I loved this book. It’s set during the Napoleonic wars, and it reads like it was written then, down to the punctuation. The main character had all the sensibilities of an upper class man of his time. He felt like he walked off the pages of a navy captain’s journal.
And then there were dragons inserted seamlessly into the world.
I can’t recommend this too highly. It’s so far above something like Pride and Prejudice and Zombies.
My kind of “historical” fiction!
This was a fun read.
I enjoyed Wrede’s Enchanted Forest Chronicles as a child, and I was glad to find something else by her to sink my sweet tooth into. Sorcery & Cecelia reminded me at different points of Pride and Prejudice and Zombies and any number of Diana Wynne Jones’s books. It combines reality/history with fantasy elements in interesting and entertaining ways.
The format is a collection of letters between two cousins, which is a bit jarring at first, but soon becomes smooth and easy to follow. The story was originally just a letter-writing game between the two authors, which gives me all kinds of fun ideas…
I recommend it for teens and adults, especially those who have enjoyed other regency novels (and especially girls as it is a Girl Power book).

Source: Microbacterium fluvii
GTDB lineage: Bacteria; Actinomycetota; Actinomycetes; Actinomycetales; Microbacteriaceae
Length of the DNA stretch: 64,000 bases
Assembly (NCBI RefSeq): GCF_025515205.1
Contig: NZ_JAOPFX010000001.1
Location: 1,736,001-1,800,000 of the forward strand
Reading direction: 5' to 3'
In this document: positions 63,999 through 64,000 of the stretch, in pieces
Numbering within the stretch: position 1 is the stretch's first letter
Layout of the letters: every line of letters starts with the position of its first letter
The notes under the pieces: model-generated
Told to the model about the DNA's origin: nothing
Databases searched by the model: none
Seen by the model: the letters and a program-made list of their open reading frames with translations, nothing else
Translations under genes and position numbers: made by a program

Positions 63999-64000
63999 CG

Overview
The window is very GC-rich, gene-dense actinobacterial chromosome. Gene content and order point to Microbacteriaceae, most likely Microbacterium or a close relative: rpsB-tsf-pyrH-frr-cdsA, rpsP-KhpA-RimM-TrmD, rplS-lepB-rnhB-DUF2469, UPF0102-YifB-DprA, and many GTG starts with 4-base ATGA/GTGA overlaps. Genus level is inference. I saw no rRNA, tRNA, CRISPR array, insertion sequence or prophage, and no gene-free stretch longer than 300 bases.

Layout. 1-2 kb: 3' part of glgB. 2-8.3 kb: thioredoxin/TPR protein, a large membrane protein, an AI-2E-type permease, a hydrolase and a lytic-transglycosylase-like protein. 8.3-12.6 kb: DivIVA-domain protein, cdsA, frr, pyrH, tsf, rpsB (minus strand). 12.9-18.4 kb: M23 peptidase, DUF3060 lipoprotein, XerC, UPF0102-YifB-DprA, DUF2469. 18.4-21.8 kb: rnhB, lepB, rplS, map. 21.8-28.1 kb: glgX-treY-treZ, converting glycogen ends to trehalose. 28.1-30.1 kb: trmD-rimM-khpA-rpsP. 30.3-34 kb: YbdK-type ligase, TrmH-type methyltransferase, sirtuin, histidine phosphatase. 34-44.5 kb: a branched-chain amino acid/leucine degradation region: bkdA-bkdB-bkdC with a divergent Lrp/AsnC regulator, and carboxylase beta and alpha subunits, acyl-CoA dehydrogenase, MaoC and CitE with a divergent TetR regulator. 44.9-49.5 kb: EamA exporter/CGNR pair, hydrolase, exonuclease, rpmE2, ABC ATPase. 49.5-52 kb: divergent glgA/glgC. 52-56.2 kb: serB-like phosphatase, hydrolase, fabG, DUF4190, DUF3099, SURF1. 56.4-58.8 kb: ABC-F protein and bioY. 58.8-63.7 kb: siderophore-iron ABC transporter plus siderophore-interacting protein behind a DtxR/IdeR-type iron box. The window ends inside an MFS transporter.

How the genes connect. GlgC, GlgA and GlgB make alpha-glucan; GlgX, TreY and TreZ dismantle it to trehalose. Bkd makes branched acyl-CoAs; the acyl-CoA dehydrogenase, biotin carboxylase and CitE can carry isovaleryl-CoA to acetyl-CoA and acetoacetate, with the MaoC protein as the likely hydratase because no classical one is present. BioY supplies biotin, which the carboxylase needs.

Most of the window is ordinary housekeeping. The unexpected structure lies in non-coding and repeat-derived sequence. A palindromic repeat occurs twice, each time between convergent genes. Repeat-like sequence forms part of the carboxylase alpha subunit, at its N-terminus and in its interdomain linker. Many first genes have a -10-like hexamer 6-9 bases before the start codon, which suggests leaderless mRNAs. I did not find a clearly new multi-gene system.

I finally got around to reading Megan Whalen Turner’s fourth book set in the world of The Thief. As usual, I loved the characters. They’re intelligent, but sometimes their emotions get the better of them. They have quirks and backgrounds and plans, and it’s fun to see them grow and juggle the calls of leadership and personal goals.
The setting was as magical as ever.
I wish I’d read this right after The King of Attolia, since I’ve forgotten lots of little things that happened in the first three books. This one looks back on The Thief a lot, because those events were a defining time for Sophos.
My only gripe for this book would be the shifting voice and point of view. Large chunks of the text were in first person (Sophos telling his story, bam, no problems there). But there were also periods of third person limited, in which the POV switched between different characters. I found myself reading so fast that I missed these shifts, and it became a blur of third person semi-omniscient.
I definitely recommend this series to teen and adult fantasy readers.
And for anyone who left off the series after The King of Attolia (because Sophos didn’t look as interesting as Gen), read on! There’s plenty of Gen in A Conspiracy of Kings. (Also, Sophos is awesome too.)